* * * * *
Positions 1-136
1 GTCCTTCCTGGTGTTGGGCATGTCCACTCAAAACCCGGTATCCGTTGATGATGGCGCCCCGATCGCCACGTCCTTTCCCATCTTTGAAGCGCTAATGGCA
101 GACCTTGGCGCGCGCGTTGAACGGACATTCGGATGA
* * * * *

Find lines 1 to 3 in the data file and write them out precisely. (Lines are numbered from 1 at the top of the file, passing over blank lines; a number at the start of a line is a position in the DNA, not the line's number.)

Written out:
Positions 1-136
1 GTCCTTCCTGGTGTTGGGCATGTCCACTCAAAACCCGGTATCCGTTGATGATGGCGCCCCGATCGCCACGTCCTTTCCCATCTTTGAAGCGCTAATGGCA
101 GACCTTGGCGCGCGCGTTGAACGGACATTCGGATGA